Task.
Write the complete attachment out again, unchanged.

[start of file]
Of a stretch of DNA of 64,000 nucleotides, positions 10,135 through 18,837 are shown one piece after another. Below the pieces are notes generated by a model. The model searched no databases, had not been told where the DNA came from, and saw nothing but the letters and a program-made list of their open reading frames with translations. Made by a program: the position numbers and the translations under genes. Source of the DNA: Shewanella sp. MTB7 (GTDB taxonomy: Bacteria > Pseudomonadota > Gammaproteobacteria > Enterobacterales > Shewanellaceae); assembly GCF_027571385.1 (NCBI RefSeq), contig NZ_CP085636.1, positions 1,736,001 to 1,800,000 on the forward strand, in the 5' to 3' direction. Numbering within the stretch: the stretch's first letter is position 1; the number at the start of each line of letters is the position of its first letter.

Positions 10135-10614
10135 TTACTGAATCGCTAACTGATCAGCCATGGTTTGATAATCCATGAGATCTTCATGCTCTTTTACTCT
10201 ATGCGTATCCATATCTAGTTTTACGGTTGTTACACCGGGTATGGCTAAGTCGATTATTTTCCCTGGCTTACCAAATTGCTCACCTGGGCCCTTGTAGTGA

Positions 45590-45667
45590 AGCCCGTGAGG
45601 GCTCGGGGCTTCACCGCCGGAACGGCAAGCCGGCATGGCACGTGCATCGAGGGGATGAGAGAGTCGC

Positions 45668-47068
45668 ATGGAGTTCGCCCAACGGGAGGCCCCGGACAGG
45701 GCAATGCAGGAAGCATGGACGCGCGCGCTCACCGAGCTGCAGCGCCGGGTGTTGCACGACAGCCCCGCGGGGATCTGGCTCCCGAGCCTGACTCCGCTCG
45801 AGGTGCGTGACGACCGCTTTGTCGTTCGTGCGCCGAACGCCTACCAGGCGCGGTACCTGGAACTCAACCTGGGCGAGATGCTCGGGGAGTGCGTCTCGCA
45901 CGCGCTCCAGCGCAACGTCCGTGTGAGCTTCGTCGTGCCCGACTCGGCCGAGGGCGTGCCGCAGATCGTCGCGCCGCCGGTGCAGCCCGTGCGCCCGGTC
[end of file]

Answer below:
Of a stretch of DNA of 64,000 nucleotides, positions 10,135 through 18,837 are shown one piece after another. Below the pieces are notes generated by a model. The model searched no databases, had not been told where the DNA came from, and saw nothing but the letters and a program-made list of their open reading frames with translations. Made by a program: the position numbers and the translations under genes. Source of the DNA: Shewanella sp. MTB7 (GTDB taxonomy: Bacteria > Pseudomonadota > Gammaproteobacteria > Enterobacterales > Shewanellaceae); assembly GCF_027571385.1 (NCBI RefSeq), contig NZ_CP085636.1, positions 1,736,001 to 1,800,000 on the forward strand, in the 5' to 3' direction. Numbering within the stretch: the stretch's first letter is position 1; the number at the start of each line of letters is the position of its first letter.

Positions 10135-10614
10135 TTACTGAATCGCTAACTGATCAGCCATGGTTTGATAATCCATGAGATCTTCATGCTCTTTTACTCT
10201 ATGCGTATCCATATCTAGTTTTACGGTTGTTACACCGGGTATGGCTAAGTCGATTATTTTCCCTGGCTTACCAAATTGCTCACCTGGGCCCTTGTAGTGA

Positions 45590-45667
45590 AGCCCGTGAGG
45601 GCTCGGGGCTTCACCGCCGGAACGGCAAGCCGGCATGGCACGTGCATCGAGGGGATGAGAGAGTCGC

Positions 45668-47068
45668 ATGGAGTTCGCCCAACGGGAGGCCCCGGACAGG
45701 GCAATGCAGGAAGCATGGACGCGCGCGCTCACCGAGCTGCAGCGCCGGGTGTTGCACGACAGCCCCGCGGGGATCTGGCTCCCGAGCCTGACTCCGCTCG
45801 AGGTGCGTGACGACCGCTTTGTCGTTCGTGCGCCGAACGCCTACCAGGCGCGGTACCTGGAACTCAACCTGGGCGAGATGCTCGGGGAGTGCGTCTCGCA
45901 CGCGCTCCAGCGCAACGTCCGTGTGAGCTTCGTCGTGCCCGACTCGGCCGAGGGCGTGCCGCAGATCGTCGCGCCGCCGGTGCAGCCCGTGCGCCCGGTC